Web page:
Top Stories from the Marlborough Downs

Achievements of Marlborough's nature project hailed 'outstanding'

March 2015

 

'An outstanding footprint for Nature Improvement Areas'; were the words of BBC Countryfile's Adam Henson as he recognised the achievements over the past three years of the Marlborough Downs project.

Since it was founded in 2012, the Marlborough Downs group has implemented numerous wildlife and conservation projects across 10,370 hectares of chalk down land on 35 farms between Avebury, Marlborough and Swindon. Outlined objectives for the Space for Nature initiative include: development of best practice in management of grassland, woodland and ponds; creation of wildlife corridors; provision of food and safe nesting habitat for farmland birds and other farm wildlife; development of a volunteer scheme delivering practical conservation management.​

Adam Henson commented: "As well as facing some challenges, I believe these are exciting times for British farming. We have a responsibility to persuade consumers to support British production across all aspects of farming and continue to educate at all levels on best practices and where our food comes from. As well as the MDNIA being the only farmer led NIA in the country, its outstanding results is a showcase of excellent farming practice and how it can impact on conservation and wildlife projects".

Jemma Batten, of Black Sheep Countryside Management, who designed and co-ordinated the project, reported on the highlights of the past three years, including:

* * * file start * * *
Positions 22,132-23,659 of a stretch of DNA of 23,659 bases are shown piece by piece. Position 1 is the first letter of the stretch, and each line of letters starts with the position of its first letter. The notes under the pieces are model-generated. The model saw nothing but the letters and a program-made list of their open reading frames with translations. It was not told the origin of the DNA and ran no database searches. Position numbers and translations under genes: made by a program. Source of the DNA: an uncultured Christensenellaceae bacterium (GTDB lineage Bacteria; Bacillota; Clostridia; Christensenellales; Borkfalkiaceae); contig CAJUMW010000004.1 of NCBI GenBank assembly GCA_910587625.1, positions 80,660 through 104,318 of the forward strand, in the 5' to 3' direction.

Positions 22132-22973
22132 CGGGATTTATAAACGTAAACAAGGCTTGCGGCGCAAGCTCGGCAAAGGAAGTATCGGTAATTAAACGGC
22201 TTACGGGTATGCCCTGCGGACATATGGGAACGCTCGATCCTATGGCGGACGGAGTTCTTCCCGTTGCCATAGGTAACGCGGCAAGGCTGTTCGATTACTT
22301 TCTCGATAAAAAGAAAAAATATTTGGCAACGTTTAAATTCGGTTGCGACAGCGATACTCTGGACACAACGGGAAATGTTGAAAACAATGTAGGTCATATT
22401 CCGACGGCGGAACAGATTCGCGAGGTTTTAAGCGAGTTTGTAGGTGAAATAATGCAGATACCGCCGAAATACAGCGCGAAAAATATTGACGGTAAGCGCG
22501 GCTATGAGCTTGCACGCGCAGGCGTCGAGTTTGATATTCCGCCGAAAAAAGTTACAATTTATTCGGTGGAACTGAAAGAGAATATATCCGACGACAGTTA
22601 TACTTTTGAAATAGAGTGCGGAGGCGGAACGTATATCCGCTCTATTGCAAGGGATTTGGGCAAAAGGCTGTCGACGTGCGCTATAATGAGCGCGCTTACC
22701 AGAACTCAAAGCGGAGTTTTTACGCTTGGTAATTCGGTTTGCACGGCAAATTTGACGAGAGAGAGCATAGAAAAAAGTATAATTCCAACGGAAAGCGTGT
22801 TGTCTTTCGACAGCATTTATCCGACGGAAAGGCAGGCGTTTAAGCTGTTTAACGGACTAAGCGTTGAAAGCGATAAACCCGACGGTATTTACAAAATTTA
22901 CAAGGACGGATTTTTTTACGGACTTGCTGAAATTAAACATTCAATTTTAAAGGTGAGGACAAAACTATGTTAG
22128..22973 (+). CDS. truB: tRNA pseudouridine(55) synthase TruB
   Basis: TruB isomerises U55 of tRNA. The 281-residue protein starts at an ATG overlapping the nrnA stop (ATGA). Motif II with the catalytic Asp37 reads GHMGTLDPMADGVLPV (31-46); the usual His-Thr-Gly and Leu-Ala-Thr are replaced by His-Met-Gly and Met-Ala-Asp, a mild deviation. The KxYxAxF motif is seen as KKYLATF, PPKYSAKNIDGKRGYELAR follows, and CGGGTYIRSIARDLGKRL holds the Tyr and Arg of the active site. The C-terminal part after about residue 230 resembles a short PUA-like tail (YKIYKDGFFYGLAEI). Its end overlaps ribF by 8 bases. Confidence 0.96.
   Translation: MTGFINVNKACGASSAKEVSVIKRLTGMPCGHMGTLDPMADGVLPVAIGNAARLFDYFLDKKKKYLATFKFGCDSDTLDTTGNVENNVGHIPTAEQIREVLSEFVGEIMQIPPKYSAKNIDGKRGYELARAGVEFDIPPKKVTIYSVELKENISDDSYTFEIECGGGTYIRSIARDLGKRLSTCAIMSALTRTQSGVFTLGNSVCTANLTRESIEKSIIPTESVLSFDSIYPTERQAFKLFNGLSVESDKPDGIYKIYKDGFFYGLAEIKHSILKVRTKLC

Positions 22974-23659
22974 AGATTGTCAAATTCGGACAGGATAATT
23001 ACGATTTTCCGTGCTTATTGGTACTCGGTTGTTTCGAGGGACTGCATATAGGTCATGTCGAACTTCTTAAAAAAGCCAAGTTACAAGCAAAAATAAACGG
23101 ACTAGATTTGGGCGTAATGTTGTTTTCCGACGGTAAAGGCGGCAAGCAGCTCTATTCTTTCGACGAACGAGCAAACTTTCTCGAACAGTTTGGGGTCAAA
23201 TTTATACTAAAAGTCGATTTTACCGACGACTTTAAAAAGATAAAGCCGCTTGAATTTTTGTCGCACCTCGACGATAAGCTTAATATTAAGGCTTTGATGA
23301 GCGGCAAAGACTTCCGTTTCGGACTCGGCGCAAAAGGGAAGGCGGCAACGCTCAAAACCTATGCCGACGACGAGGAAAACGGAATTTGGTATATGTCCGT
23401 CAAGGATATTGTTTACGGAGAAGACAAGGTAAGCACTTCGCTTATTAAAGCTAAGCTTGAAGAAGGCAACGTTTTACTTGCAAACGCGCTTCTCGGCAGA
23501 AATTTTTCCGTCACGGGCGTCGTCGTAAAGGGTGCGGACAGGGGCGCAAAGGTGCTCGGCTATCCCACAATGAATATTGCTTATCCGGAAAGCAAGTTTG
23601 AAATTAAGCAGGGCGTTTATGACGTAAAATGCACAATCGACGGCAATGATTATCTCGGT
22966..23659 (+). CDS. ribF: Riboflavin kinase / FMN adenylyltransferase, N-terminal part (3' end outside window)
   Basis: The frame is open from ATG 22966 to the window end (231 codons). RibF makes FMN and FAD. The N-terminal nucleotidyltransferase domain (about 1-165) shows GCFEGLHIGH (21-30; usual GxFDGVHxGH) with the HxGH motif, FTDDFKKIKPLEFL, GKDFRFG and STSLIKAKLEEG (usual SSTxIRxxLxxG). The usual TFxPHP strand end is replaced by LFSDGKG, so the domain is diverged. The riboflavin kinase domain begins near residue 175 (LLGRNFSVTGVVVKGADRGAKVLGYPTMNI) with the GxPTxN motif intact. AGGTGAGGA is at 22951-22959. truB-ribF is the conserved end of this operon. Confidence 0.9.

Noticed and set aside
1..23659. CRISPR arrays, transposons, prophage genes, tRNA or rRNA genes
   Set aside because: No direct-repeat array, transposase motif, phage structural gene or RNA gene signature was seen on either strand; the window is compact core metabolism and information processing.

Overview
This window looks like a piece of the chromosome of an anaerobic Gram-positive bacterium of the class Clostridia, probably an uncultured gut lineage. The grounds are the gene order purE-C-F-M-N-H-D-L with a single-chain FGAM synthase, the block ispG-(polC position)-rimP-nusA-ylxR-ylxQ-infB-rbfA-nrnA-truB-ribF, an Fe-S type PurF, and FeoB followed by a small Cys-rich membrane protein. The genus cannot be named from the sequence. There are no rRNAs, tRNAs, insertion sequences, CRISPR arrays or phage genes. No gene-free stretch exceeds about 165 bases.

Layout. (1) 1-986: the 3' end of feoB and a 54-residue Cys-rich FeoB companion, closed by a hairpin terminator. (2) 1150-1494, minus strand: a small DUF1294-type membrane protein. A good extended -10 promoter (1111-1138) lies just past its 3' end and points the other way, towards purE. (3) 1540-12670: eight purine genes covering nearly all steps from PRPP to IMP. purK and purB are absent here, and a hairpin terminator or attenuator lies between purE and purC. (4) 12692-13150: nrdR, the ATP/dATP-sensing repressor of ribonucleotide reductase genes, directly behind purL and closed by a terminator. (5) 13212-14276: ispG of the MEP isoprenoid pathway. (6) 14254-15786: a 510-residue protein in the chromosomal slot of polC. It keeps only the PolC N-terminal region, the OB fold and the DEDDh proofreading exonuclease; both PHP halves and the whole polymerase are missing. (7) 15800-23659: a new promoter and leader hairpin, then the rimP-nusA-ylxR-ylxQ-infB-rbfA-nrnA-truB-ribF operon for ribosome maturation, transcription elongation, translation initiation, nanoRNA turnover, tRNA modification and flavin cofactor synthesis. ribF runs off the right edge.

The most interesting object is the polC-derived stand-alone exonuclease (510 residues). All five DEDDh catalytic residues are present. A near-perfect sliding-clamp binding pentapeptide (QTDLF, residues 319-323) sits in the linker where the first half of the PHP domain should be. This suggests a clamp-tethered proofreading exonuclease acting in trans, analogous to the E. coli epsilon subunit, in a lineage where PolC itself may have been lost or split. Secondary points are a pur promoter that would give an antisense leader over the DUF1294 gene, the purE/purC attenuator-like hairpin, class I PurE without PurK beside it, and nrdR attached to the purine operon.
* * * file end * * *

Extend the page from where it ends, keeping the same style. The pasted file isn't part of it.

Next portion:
• Over 60 hectares (150 acres) chalk grassland now undergoing restoration

  • 7 new wildlife sites

  • Over 250 hectares (625 acres) of rough grassland management for owls and raptors

  • 16 new or restored ponds

  • Increased and more widespread populations of tree sparrows, corn bunting and short-eared owls

  • Improved public access on 47 miles of footpaths and bridleways

  • Over 4,300 people have attended a range of talks, 25 farm walks, 2 Open Farm Sunday events, 24 volunteer workdays, 13 best practice workshops and 10 celebration events

Teresa Dent (right), Chair of the MDNIA Partnership and Chief Executive of the Game and Wildlife Conservation Trust, hailed the work of the project. "This farmer led NIA is itself a 'rare breed'. It has a generated a tremendous legacy for conservation in the area and inspired new landscape scale conservation projects nationally. With support from Natural England as well as the government mapping the MDNIA's work into new countryside stewardship schemes, we are looking forward to the future and delivering further wildlife and conservation milestones".

The achievements of the MDNIA Community Outreach group, which has organised a programme of events throughout the year, including Open Farm Sunday, was also recognised, with Laura Corbett and Suzie Swanton receiving the 2015 Wildlife Champion trophy from Adam Henson. The next MDNIA Open Farm Sunday will be held on 7 June 2015 at Overtown Farm, Wroughton. Guests were also treated to an insight into the history of hawking and falconry and its role in conservation by Mark Upton. The sport can be traced back in Wiltshire since the 1800's, where Salisbury Plain was a popular hawking area due to the wide expanse of its countryside.

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